Unlearning Mahinda

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Coinciding with President Gotabaya Rajapaksa declaring both health and electricity as ‘essential services’ on Wednesday, the country suffered a power outage the following day (yesterday), outside the scheduled power cuts, daily implemented for several months, as Sri Lanka doesn’t have adequate US dollars to import coal so as to provide the country with an uninterrupted electricity.

CEB Acting General Manager Dr. D.C.R. Abeysekara was not immediately available for comment. An ‘SMS’ sent to his mobile phone also went unanswered. However, ‘Ceylon Today’ (CT) yesterday reported that there could be an indefinite power outage from yesterday against the proposed amendment to the Electricity Act, which proposes to hand over the wind farms in Mannar and Pooneryn to the Indian based Adani Group. Consequently, yesterday’s power outage was due to trade union action by the CEB, it is learnt.

State-owned CEB, wreaked with inefficiency and corruption, has no right to dictate to the Government, what should and should not be done to that institution at the expense of the masses, who elected the Government and not the CEB to decide on their political and economic destinies.

Nonetheless, trade unionism in Sri Lanka grew with the advent of the Marxist LSSP in the 1930s. The power of the unions were such, that Sirima Bandaranaike, after she was appointed Premier in 1960, following the electoral victory of her party the SLFP at the July 1960 Elections, said, Mage swami purushayawa no mara maruwa, (“My husband was killed, without being killed).”

 She was referring to the LSSP- led, then the main opposition, strikes which crippled the economy after her husband SWRD was elected to power in 1956. SWRD was assassinated in 1959 allegedly for refusing to give a shipping contract to the brother of one of his powerful supporters.

But politics makes strange bedfellows. As the saying goes, “There are no permanent friends or enemies in politics, only permanent interests.” Four years after Sirima’s SLFP won the July 1960 Polls, she formed a coalition Government with the LSSP in 1964, the very party she accused of politically assassinating her husband by the strikes organised by it.

Knowing the destructive power of strikes, then UNP leader President J.R. Jayewardene introduced the Essential Public Services Act (EPSA) in 1979 to curb its power. Some of the salient features of the EPSA are that in the event of absence of work, or refusing to perform one’s duty or indulges in acts of sabotage or violence, vocal or physical, such an employee will be liable to rigorous imprisonment for a term not less than two years and not exceeding five years or to a fine not less than two thousand rupees and not exceeding five thousand rupees or to both such imprisonment and fine and all property, movable or immovable, of the person convicted shall be forfeited to the Republic.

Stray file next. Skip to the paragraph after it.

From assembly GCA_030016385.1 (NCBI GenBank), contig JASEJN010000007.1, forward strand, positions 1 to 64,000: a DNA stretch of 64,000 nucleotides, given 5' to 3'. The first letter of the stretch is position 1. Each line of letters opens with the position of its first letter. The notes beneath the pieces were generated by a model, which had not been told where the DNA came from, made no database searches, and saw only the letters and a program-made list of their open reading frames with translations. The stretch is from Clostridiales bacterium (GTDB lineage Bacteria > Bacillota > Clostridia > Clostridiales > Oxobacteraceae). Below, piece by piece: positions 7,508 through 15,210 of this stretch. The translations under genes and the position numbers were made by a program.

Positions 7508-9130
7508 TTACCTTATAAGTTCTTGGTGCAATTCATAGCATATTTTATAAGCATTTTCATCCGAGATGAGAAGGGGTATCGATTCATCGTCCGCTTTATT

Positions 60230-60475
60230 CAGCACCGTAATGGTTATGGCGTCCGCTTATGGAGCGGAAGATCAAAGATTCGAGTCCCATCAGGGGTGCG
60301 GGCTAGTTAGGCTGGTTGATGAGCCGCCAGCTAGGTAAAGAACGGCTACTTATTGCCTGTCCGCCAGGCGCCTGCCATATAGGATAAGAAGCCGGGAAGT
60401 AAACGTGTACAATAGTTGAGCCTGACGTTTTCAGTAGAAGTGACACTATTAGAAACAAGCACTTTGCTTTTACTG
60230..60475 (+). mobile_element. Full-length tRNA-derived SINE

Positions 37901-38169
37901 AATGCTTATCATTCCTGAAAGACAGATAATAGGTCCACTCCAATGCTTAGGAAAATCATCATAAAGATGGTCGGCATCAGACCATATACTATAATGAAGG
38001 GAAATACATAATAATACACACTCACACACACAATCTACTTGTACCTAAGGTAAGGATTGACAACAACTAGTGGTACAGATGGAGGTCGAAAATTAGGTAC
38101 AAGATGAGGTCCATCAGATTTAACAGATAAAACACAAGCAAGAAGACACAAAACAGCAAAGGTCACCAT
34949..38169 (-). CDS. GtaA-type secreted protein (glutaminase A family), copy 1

Jayewardene, together with the EPSA, also invoked special emergency regulations, where a person illegally engaging in a strike would be deemed to have vacated his employment, to counter the July 1980 strike, which he did with good effect, by sacking 40,000 striking public servants. Currently President Rajapaksa, other than the EPSA, hasn’t also invoked emergency laws to counter the CEB strike.

However, President Chandrika Bandaranaike Kumaratunga, Sirima and SWRD.’s second daughter, gave a new lease of life to the July 1980 strikers, where, when she was elected to power in 1994, she reemployed them, together with back wages.

Not to be outdone, Kumaratunga’s then Labour Minister, the President’s elder brother, two times President and immediately preceding Premier, Mahinda (MP), encouraged strikes among Prima Ceylon and Ansell Lanka workers, no sooner the Kumaratunga Alliance won the 1994 Parliamentary Poll. Prima Ceylon is headquartered in Singapore, while Ansell in headquartered in Australia.

 Unions, which lost their power for 14 years from 1980 to 1994, were thereby given a new lease of life by Kumaratunga, backed by her successor Mahinda, the cause for the current CEB strike. If Gotabaya wants to end his term not as a failed President, he will have to first unlearn  all what he learnt from Mahinda.